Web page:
Repression in Honduras continues unabated

In front of the occupied National Autonomous University, a sign reads: "Maria Otero, go home". (Photo: Karen Spring)

by Karen Spring

Last Thursday and Friday (Aug. 26-27), police and military violently repressed public school teachers who have taken to the streets for almost 3 weeks to demand, among other things, that the Pepe Lobo regime return 4 billion lempiras – some 200 million dollars – that were taken from INPREMA, an institution that manages teachers’ pension funds, after the military-oligarchic coup against President Mel Zelaya on Jun. 28, 2009.

The 6 teachers’ unions that form the umbrella organization FOMH – representing 63,000 teachers nation-wide – believe that the funds taken from this institution were used to fund the military regime after the coup headed by Roberto Micheletti and General Romeo Vasquez Velasquez, which repressed and terrorized the pro-democracy movement critical of the coup and its perpetrators.

The education system in Honduras has been in crisis for the last 4 months, particularly in August when university students occupied the National Autonomous University (UNAH) demanding the reinstatement of 180 workers fired from their positions and the resignation of the university director, Julieta Castrellano. Five fired workers remain on hunger strike on the university grounds, some now surpassing 126 days without eating.

During the occupation of the university, police attempted to enter the grounds and were run off by the protesters. The stand-off between the students and police occurred while the U.S. State Department’s Maria Otero was visiting Honduras to investigate the human rights situation, another attempt by the U.S. government to whitewash human rights violations such that Honduras might be readmitted to the Organization of American States (OAS).

Although the university students and the public school teachers have different immediate focuses and demands, they both claim that the form in which the Lobo regime is handling the teachers’ struggle and the education system in general reflects the oligarchic-governmental desire to privatize the public education system in Honduras.

This massive teachers’ strike converges with and complements the ongoing struggle of the National Front of Popular Resistance (FNRP) as well as the preparatory stages of a mass general strike involving the three major umbrella unions to which all unionized Honduran workers belong: the Unitary Confederacy of Workers of Honduras (CUTH), the Confederacy of Workers of Honduras (CTH),and the General Head Office of Workers (CGT).

Three days of harsh repression against the teachers

Last Friday, Aug. 27, teachers were violently evicted twice from the area around the National Pedagogical University, first when they occupied the boulevard and second when teachers were regrouping and meeting inside the university.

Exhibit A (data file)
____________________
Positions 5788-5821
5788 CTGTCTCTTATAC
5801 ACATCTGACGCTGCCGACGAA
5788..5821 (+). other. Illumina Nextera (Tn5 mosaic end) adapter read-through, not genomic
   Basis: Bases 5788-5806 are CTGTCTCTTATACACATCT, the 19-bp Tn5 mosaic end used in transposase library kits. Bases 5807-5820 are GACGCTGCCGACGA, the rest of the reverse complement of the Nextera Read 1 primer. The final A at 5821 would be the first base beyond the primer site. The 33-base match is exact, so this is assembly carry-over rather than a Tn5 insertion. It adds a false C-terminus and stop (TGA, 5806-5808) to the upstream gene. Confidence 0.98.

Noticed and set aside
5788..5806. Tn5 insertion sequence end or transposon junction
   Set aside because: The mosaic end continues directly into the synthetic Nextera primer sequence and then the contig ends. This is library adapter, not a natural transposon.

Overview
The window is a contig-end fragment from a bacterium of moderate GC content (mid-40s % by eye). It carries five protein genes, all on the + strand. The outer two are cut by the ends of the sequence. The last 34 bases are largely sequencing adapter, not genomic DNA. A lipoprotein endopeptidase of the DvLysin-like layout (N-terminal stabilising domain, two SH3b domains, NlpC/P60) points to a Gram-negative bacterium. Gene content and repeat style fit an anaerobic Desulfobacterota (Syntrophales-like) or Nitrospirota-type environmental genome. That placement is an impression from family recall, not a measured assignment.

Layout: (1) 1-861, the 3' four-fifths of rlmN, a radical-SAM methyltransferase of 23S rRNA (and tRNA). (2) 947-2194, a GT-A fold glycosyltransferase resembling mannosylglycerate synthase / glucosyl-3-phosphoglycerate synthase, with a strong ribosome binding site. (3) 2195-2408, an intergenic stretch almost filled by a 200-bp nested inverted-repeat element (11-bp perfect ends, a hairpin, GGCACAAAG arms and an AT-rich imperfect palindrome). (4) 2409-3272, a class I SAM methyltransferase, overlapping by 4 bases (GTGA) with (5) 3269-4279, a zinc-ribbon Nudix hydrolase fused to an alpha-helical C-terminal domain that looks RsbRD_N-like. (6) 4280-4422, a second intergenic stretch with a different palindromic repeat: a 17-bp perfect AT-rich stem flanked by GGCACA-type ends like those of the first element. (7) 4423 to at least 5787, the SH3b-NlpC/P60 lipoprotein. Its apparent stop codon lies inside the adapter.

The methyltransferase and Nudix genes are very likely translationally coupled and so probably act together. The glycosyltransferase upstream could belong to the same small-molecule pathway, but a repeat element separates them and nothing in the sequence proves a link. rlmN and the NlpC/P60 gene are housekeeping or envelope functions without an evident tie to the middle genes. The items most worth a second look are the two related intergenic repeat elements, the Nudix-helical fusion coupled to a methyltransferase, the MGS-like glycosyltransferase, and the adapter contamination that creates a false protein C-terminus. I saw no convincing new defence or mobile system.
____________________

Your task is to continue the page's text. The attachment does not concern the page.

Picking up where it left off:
Police arrived to the university, located across from a business shopping centre, with 2 water tanks and fired more than 100 tear gas canisters and rubber bullets at the teachers and members of the resistance movement in and outside the university grounds. Protesters were chased and beaten with no regard for the presence of children and the public in this busy area of the city or for the peaceful form in which the teachers were protesting.

From a black Toyota four-runner parked on the street in front of the university, a man opened fired at the protesters with a 9-millimeter gun. Although no one was shot, the car was later identified as belonging to the National Congress.

Over 100 people were captured and ‘guarded’ by police against a fence outside the university. They were later released after human rights representatives arrived and negotiated with the police. Many teachers and resistance members were trapped inside classrooms, where they suffered from severe exposure to tear gas. Over 7 people were injured from the gas and from police beatings, including a journalist from Globo TV/Radio Globo.

On Thursday, the previous day, teachers had been violently evicted after occupying a street close to the Presidential Palace in Tegucigalpa. Six teachers were reported injured from tear gas and police brutality.

These two days last week were merely the icing on the cake to the violence inflicted against the teachers’ movement on Aug. 20, when police and military again evicted the movement and brutally beat 3 union leaders and a teacher, who had apparently been pre-selected for said treatment and whose locations were apparently indicated to police by individuals who had infiltrated the marches.

The major media outlets owned by the oligarchy meanwhile continue their campaign to portray the teachers as violent elements unconcerned with education in Honduras.

At the writing of this article, the teachers are gathered in their daily assembly to discuss an agreement recently negotiated between the government and the leaders of the teachers’ movement. The teachers will announce today whether they accept the proposal or not.

Karen Spring is a journalist with Rights Action. She can be reached at

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